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I got a Debian server with a public and a private IP in a DMZ. I need to be able to connect to it through SSH on our private side, and then block all access to the public address. Both /etc/hosts.deny and sshd_config seems to only let one block incoming IP addresses. What I really want is to disable SSH connections for the public IP. I've been trying iptables, but I haven't had luck with that neither.

Any help is appreciated.

--EDIT So to gather a list of my tries so far:

  • SSH
  • iptables iptables -I INPUT -d $public_ip -p tcp --dport 22 -j REJECT
  • /etc/hosts.deny - sshd: ALL except 192.168.2.12 $DHCPaddressrange : deny inserted.
  • Netstat - Result of netstat -tunlp | grep 22

/etc/init.d/ssh and /etc/init.d/network has been restarted so far.

Internal and external network connections have been used while trying to connect to the server. Both can access via public address.

--EDIT

IT'S ALIVE! Apparently our guest network got access, which isn't quite optimal, but I tried connecting via SSH from the phone from our guest network and without. Apparently, I can't get to it it unless I'm on one of our networks. Some firewall issue I see there though.

Thanks for your response guys.

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The public ip is configured on the system or is it behind a nat? –  Thomas Berger Oct 12 '12 at 8:59
    
What exactly did help now? –  Michuelnik Oct 12 '12 at 9:56
    
The public IP is configured on the system. I reset everything I had been working with and was going back to the SSHD config part. I entered the address it should listen on, and tried with my phone instead of my computer, to connect to it, as my phone could do it with 3G instead of our guest network. I hadn't had in thought that our guest network would cause the problem. –  VanDerSpar Oct 12 '12 at 10:39

3 Answers 3

up vote 2 down vote accepted

You can do this with iptables -I INPUT -d $public_ip -p tcp --dport 22 -j REJECT or you can bind you sshd to only listen on your private IP with ListenAddress $private_ip in /etc/ssh/sshd_config.

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1  
-A will likely fail to work as it adds to the end of the INPUT chain which may already have rules that allow port 22. Much better to use -I. –  Iain Oct 11 '12 at 7:59
    
@lain: right. This should be set in the firewall initialization context anyway. –  Michuelnik Oct 11 '12 at 8:21
    
I might have some rule denying this somewhere. At least neither of the options mentioned has proved excessively useful. I do appreciate your response. –  VanDerSpar Oct 11 '12 at 8:39

If you use 2 Interfaces you can configure your ssh to only listen to one of the interfaces! In your sshd_conf you'll find a line

ListenAddress 0.0.0.0

which will bound every interface to listen to ssh!

now change it to the ip of the internal device like:

ListenAddress 192.168.0.1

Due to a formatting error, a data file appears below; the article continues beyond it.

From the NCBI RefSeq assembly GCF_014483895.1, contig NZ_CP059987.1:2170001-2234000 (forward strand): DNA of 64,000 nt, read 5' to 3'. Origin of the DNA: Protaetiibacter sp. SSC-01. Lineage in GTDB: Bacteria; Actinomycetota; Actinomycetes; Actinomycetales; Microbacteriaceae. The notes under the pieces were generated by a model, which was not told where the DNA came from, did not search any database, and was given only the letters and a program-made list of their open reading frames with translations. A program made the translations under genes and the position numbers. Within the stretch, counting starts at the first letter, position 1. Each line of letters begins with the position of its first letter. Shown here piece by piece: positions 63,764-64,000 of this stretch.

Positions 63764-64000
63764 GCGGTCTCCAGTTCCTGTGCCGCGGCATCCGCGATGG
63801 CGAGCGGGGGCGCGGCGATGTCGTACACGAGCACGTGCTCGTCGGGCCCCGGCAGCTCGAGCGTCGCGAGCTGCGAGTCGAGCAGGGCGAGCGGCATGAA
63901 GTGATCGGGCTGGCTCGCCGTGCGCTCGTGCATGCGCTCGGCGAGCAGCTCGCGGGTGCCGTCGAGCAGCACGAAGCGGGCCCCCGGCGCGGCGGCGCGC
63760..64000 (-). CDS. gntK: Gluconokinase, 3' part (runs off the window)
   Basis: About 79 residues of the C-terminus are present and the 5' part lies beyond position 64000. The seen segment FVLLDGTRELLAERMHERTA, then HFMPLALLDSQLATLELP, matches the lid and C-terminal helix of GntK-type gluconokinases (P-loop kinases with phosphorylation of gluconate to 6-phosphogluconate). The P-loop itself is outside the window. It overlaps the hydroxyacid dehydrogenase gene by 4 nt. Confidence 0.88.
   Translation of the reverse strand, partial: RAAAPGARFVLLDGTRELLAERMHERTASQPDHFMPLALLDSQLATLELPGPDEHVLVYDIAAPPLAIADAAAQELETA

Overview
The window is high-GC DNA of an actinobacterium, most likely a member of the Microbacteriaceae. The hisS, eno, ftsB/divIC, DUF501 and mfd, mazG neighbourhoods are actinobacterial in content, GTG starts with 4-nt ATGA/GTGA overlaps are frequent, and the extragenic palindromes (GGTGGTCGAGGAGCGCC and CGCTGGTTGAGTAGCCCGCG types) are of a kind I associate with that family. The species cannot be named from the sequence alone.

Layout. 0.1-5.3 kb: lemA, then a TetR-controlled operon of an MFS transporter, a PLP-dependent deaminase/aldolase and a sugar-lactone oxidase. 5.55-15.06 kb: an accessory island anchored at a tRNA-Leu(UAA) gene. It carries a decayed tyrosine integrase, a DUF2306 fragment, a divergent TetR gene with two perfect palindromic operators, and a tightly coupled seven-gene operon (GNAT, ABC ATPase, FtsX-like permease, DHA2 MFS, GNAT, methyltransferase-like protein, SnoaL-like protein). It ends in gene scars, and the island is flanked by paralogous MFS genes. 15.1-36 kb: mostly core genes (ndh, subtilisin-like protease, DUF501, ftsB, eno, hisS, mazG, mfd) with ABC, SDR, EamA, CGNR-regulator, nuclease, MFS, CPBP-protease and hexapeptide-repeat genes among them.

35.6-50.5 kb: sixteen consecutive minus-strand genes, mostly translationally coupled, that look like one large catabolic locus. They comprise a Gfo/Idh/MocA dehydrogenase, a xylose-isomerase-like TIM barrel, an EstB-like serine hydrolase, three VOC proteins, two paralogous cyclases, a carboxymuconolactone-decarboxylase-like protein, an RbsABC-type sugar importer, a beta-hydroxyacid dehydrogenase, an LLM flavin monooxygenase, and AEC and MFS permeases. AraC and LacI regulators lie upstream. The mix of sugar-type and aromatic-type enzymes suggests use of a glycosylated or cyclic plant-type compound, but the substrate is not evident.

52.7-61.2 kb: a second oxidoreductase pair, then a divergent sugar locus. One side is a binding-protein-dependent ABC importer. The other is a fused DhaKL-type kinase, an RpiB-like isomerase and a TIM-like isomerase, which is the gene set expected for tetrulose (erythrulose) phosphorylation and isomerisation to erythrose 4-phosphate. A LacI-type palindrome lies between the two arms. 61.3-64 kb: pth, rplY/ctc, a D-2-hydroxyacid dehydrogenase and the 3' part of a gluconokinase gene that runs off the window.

restart ssh and now ssh will listen only to the internal interface!

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You can do this by configuring sshd not to listen on the public address. By default sshd listens on all local addresses and you can change this with the ListenAddress directive in /etc/ssh/sshd_config

ListenAddress private.ip.add.ress

restart sshd and you should be good to go but test before you log out of the session your using to make the changes.

If you have multiple private address you want to listen on you can specify each in it's own ListenAddress directive.

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That should work. Sadly, I does not seem to cooperate. I currently have a configuration looking like this: # Package generated configuration file # See the sshd_config(5) manpage for details # What ports, IPs and protocols we listen for Port 22 # Use these options to restrict which interfaces/protocols sshd will bind to #ListenAddress :: #ListenAddress 0.0.0.0 ListenAddress 192.168.2.12 Protocol 2 # HostKeys for protocol version 2 HostKey /etc/ssh/ssh_host_rsa_key HostKey /etc/ssh/ssh_host_dsa_key #Privilege Separation is turned on for security UsePrivilegeSeparation yes –  VanDerSpar Oct 11 '12 at 8:10
    
@VanDerSpar: Did you restart you sshd ? What does netstat -tunlp | grep 22 show? I don't have a debian system to hand but this is standard stuff and works on Ubuntu and CentOS. –  Iain Oct 11 '12 at 8:34
    
I've done both a SSH restart and a network restart. The last shouldn't be necessary, but I'm ready to use most ideas. The netstat is showing this: pastebin.com/nwJubsD2 –  VanDerSpar Oct 11 '12 at 8:42
    
@VanDerSpar: That is showing that your sshd is only listening on 192.168.2.12. –  Iain Oct 11 '12 at 8:53
    
Yet, if I try to connect via my public address, I'm still allowed in. Everything seems right, but something is wrong. A picture of how this looks, with "sensitive" information removed: imgur.com/qI2E6 –  VanDerSpar Oct 11 '12 at 9:07

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